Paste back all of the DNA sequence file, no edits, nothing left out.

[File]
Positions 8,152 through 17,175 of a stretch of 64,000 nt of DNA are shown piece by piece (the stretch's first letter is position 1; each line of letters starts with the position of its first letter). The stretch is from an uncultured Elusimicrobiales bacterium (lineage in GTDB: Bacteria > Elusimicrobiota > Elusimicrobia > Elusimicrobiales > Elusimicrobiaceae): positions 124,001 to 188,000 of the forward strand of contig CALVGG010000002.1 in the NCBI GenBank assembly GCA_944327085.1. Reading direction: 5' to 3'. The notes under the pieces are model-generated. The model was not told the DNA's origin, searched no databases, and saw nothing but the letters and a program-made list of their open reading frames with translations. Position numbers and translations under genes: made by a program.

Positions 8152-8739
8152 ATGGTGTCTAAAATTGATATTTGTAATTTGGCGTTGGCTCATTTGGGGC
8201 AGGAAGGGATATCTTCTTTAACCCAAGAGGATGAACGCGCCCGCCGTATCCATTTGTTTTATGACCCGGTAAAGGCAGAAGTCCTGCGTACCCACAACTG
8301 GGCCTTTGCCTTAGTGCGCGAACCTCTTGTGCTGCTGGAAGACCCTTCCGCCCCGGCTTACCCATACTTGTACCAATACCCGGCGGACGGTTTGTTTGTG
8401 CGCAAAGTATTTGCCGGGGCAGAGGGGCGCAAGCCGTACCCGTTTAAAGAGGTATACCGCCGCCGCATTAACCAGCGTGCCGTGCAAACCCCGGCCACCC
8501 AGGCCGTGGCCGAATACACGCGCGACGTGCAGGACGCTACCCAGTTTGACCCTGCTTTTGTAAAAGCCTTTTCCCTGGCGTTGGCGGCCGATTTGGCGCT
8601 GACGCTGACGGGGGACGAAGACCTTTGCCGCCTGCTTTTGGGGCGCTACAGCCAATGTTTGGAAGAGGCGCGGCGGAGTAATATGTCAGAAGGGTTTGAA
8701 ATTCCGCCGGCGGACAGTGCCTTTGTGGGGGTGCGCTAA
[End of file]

Positions 8,152 through 17,175 of a stretch of 64,000 nt of DNA are shown piece by piece (the stretch's first letter is position 1; each line of letters starts with the position of its first letter). The stretch is from an uncultured Elusimicrobiales bacterium (lineage in GTDB: Bacteria > Elusimicrobiota > Elusimicrobia > Elusimicrobiales > Elusimicrobiaceae): positions 124,001 to 188,000 of the forward strand of contig CALVGG010000002.1 in the NCBI GenBank assembly GCA_944327085.1. Reading direction: 5' to 3'. The notes under the pieces are model-generated. The model was not told the DNA's origin, searched no databases, and saw nothing but the letters and a program-made list of their open reading frames with translations. Position numbers and translations under genes: made by a program.

Positions 8152-8739
8152 ATGGTGTCTAAAATTGATATTTGTAATTTGGCGTTGGCTCATTTGGGGC
8201 AGGAAGGGATATCTTCTTTAACCCAAGAGGATGAACGCGCCCGCCGTATCCATTTGTTTTATGACCCGGTAAAGGCAGAAGTCCTGCGTACCCACAACTG
8301 GGCCTTTGCCTTAGTGCGCGAACCTCTTGTGCTGCTGGAAGACCCTTCCGCCCCGGCTTACCCATACTTGTACCAATACCCGGCGGACGGTTTGTTTGTG
8401 CGCAAAGTATTTGCCGGGGCAGAGGGGCGCAAGCCGTACCCGTTTAAAGAGGTATACCGCCGCCGCATTAACCAGCGTGCCGTGCAAACCCCGGCCACCC
8501 AGGCCGTGGCCGAATACACGCGCGACGTGCAGGACGCTACCCAGTTTGACCCTGCTTTTGTAAAAGCCTTTTCCCTGGCGTTGGCGGCCGATTTGGCGCT
8601 GACGCTGACGGGGGACGAAGACCTTTGCCGCCTGCTTTTGGGGCGCTACAGCCAATGTTTGGAAGAGGCGCGGCGGAGTAATATGTCAGAAGGGTTTGAA
8701 ATTCCGCCGGCGGACAGTGCCTTTGTGGGGGTGCGCTAA